Flame Painter 3
One of our favourite pieces of indie art software has just got even better – but does the price represent value for money?
Now there’s an even better way to paint with fire! But do the added features justify the extra outlay for this indie art program?
Price £18 (Personal), £54 (Professional) e’re big fans of Flame Painter, Escape Motions’ fire-creation software. It’s a wonderful way of creating realistic flames, but imaginative artists can use it to create everything from microscopic nerve structures to entire galaxies. With the latest version, Flame Painter just got a hell of a lot better.
At its core this is the Flame Painter we’ve come to know and love, and it works in exactly the same familiar way as its predecessors. You’re given a blank, black canvas and a constantly jiggling brush with which to create your composition.
There are a variety of preset brushes to choose from, such as Rainbow Lens Flare, which looks like JJ Abrams’ imagination, or the good ol’ orangey flames. There’s also a capable granular system for adjusting and customising brushes. You can change their size, speed, softness, centre, chaos, noise, as well as picking between a single colour and a gradient. Different combinations produce jarringly different results, and it’s worth experimenting with the various settings to find effects which suit whatever you’re creating.
One of the biggest advantages of previous versions of the software is
WCompany Escape Motions Web www.escapemotions.com that you don’t need more than a mouse to create stunning work – in fact the robotic lines and defined clicks of a rodent contrast well with Flame Painter’s organic scattergun approach. However, Flame Painter 3 includes support for Wacom tablets and Leap Motions’ Kinect-like Mac and PC controller. Both of which work really well here.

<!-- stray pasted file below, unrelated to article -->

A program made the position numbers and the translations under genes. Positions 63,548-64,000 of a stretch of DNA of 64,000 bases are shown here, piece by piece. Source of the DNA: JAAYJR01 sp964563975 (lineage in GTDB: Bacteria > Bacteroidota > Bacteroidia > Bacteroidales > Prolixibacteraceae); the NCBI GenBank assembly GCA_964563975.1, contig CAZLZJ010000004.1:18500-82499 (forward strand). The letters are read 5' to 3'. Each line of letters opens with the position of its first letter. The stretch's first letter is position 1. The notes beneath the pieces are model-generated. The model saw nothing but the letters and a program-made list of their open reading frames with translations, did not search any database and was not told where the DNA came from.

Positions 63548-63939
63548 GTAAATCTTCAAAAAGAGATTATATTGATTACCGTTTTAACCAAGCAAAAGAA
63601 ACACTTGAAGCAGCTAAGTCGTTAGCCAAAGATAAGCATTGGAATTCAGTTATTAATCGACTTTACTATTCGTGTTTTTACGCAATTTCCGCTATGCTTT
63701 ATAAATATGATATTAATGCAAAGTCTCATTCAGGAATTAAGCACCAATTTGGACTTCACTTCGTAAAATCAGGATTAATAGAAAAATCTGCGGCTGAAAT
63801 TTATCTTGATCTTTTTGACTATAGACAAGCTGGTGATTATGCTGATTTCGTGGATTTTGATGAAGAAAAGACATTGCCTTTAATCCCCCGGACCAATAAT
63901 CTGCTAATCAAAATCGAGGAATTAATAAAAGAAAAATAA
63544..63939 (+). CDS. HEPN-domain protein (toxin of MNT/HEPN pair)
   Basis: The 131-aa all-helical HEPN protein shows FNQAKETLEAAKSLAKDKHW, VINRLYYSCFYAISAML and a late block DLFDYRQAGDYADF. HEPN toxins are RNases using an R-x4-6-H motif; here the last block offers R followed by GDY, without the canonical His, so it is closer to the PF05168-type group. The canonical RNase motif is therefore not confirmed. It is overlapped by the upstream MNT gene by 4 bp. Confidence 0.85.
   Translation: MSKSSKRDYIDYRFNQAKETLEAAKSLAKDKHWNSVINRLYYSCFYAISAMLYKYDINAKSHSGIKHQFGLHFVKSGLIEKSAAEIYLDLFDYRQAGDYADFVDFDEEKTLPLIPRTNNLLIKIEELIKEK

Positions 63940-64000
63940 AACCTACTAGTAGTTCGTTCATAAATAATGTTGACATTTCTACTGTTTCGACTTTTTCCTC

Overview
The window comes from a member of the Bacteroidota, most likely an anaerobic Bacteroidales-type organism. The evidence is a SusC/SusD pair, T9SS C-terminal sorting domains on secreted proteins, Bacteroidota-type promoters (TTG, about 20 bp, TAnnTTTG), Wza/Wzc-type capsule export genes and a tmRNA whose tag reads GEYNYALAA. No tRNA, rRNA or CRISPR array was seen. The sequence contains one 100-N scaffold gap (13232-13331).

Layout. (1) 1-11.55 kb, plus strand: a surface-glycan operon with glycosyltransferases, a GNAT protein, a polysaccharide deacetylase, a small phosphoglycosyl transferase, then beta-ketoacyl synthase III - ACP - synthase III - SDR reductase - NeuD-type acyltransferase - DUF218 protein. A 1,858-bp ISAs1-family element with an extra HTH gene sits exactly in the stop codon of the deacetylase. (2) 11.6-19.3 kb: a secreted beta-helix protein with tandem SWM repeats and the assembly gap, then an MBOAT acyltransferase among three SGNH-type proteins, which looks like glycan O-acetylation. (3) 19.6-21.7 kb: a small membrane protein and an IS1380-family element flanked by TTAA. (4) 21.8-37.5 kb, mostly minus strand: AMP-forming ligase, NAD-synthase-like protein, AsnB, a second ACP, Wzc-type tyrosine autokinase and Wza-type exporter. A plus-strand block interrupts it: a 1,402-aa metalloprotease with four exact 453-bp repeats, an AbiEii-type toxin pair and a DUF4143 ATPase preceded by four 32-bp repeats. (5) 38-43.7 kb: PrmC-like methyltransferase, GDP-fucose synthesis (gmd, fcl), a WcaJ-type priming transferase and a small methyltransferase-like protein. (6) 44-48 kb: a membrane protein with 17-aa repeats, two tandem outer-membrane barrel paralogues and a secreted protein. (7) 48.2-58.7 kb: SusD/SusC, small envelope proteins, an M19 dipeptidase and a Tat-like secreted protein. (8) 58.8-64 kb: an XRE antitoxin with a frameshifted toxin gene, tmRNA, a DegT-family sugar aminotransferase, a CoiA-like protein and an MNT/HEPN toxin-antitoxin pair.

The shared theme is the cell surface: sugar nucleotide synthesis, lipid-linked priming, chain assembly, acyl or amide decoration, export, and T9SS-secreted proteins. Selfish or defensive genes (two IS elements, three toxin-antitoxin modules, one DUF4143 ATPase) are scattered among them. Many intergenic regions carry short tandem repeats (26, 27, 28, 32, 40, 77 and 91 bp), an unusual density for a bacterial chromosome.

While Flame Painter’s flames have always been an interesting addition to
The fact Escape Motions has found so much to improve is incredible
Photoshop pieces, there’s always been a lot of back-and-forth between the two. The latest version solves this with a plug-in that immediately translates changes in Flame Painter to Photoshop and vice versa.
This does, however, mean you have to have both programs open at the same time. This is because, according to Escape Motions, Photoshop isn’t capable of running Flame Painter’s brushes as an internal plug-in.
Another new addition is a vector layer, which greatly increases Flame Painter’s versatility. Although you’re limited to a single stroke on this layer, it can be exported as an SVG (Scalable Vector Graphics) file and then broken apart in Illustrator or CorelDRAW. It’s an impressive technical feat, and it brings a sprightly other-worldliness to the staid nature of vector graphics.
When we looked at Flame Painter last year, we had very few criticisms and it seemed like near-perfect software. So the fact Escape Motions has found so much to improve and add is quite incredible in itself.
The only sticking point now is the £54 price tag for the pro version, which is up £18 from last year. But we reckon the new additions are more than worth the extra outlay, and Escape Motions offers cheap upgrades to existing Flame Painter owners.
Randomised elements such as noise can be used to add a lot of detail to your images.
Even on its own, Flame Painter is a powerful piece of software. Version 3 has found improvements where we could hardly see room for any.